The Wirecard company filed for bankruptcy this week and the German government denounced this announcement as a scandal without equivalent in the financial world. He also announced a tightening of controls in the still little monitored online payments industry.
It was Finance Minister Olaf Scholz who told the press in Berlin that such a scandal must be a warning signal that we need more control. He also denounced the criminal energy that was undoubtedly at work in this fraud of almost 2 billion euros.
The government also announces that it has asked its services to prepare a proposal along these lines and in the coming days to extend the prerogatives of the German financial policeman, BaFin.
The Wirecard group is accused of having inflated its accounts through fictitious funds in the Philippines. The latter has just filed for bankruptcy yesterday during the day.
For its part, the audit firm in charge of this company, Ernst & Young, has refused to certify the 2019 accounts and has reported clear indications of large-scale fraud involving several parties in the world and several institutions, with a real willingness to deceive.
One can compare this scandal with that of Enron in the early 2000s. This American energy group had indeed also made up the accounts.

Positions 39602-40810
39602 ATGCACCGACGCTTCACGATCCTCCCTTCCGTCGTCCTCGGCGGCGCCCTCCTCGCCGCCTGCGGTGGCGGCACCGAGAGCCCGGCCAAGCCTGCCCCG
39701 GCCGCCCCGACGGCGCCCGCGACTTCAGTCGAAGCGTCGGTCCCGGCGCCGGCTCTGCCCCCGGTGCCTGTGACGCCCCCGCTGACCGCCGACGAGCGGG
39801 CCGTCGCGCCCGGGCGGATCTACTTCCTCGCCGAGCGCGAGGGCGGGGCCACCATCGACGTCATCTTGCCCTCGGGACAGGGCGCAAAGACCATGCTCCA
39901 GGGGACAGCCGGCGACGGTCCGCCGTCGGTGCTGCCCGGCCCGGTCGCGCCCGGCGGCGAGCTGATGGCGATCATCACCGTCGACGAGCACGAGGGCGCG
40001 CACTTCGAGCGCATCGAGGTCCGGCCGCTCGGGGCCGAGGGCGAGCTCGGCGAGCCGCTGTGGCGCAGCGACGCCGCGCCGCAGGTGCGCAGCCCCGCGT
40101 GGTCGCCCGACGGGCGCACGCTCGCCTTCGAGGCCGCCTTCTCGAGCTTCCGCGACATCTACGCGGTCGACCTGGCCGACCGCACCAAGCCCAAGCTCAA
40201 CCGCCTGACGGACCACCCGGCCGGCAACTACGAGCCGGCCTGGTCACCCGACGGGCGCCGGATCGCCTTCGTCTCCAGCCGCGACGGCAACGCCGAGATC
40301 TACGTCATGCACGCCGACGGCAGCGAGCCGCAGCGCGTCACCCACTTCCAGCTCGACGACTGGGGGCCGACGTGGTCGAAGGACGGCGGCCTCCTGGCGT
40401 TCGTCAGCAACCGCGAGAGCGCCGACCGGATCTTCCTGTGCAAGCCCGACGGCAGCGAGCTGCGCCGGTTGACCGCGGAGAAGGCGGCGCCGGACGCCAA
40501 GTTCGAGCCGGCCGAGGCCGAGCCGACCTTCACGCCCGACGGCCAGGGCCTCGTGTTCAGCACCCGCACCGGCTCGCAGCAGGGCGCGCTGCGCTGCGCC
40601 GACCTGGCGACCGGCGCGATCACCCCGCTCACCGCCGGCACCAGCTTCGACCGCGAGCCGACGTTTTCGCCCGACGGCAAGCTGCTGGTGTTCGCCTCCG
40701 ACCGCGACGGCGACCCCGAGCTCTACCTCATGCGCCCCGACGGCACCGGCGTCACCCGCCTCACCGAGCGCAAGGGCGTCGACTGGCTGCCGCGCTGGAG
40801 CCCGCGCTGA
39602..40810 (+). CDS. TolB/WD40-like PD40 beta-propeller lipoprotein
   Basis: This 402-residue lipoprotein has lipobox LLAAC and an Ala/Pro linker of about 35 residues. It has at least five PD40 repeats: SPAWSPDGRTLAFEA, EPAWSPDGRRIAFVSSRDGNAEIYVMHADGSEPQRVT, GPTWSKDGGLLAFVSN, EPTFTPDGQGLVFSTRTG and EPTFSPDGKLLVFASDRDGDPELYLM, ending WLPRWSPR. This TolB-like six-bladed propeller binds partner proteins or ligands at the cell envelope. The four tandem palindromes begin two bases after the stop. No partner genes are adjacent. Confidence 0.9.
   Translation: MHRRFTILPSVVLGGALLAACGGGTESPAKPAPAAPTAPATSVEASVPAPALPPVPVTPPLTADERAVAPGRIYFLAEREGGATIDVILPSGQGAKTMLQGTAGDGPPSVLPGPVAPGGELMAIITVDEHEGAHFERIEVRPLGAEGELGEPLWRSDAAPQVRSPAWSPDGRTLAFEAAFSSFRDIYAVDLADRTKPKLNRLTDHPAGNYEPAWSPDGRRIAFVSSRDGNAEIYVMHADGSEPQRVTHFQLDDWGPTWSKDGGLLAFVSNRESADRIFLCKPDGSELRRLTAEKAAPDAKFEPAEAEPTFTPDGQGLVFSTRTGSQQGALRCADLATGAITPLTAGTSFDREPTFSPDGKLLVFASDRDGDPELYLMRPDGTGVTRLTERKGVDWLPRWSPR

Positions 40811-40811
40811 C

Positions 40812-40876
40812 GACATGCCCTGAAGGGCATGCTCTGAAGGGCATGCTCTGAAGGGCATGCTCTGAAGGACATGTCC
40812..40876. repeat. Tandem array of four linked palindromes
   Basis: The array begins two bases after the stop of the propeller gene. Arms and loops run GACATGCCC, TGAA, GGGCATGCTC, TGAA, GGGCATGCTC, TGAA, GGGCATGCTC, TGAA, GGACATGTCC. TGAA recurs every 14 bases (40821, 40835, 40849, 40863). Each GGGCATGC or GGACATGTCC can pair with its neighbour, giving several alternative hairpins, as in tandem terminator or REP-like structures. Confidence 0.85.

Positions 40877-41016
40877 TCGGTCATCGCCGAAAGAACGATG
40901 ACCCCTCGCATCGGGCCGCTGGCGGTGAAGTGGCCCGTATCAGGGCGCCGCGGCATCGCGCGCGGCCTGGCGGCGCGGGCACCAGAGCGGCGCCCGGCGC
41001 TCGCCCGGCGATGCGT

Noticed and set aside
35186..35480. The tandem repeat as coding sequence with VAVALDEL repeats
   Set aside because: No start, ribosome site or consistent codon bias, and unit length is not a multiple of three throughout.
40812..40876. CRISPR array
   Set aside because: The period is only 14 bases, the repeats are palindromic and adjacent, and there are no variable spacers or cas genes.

Of course, the Wirecard share suffered the consequences of this situation on the stock market with a loss of 71.28% in Thursday's session at 3.53 euros. The company that was once worth more than 17 billion euros is now worth only a few hundred million.
Wirecard justifies its bankruptcy by a threat of insolvency and over-indebtedness of its parent company. The banks that allowed him to stay afloat have indeed stopped helping him. The latter have asserted their right to cancel loans of more than €2 billion because Wirecard is unable to present a certified balance sheet for the financial year 2019.
Several subsidiaries in Germany and the United Kingdom are also likely to declare bankruptcy. Wirecard's customers are also leaving the ship, which of course aggravates the group's already very poor financial situation.
The German judiciary now has the possibility of choosing whether to open a judicial settlement to allow the company to restructure or to put it into liquidation if there is no hope of recovery.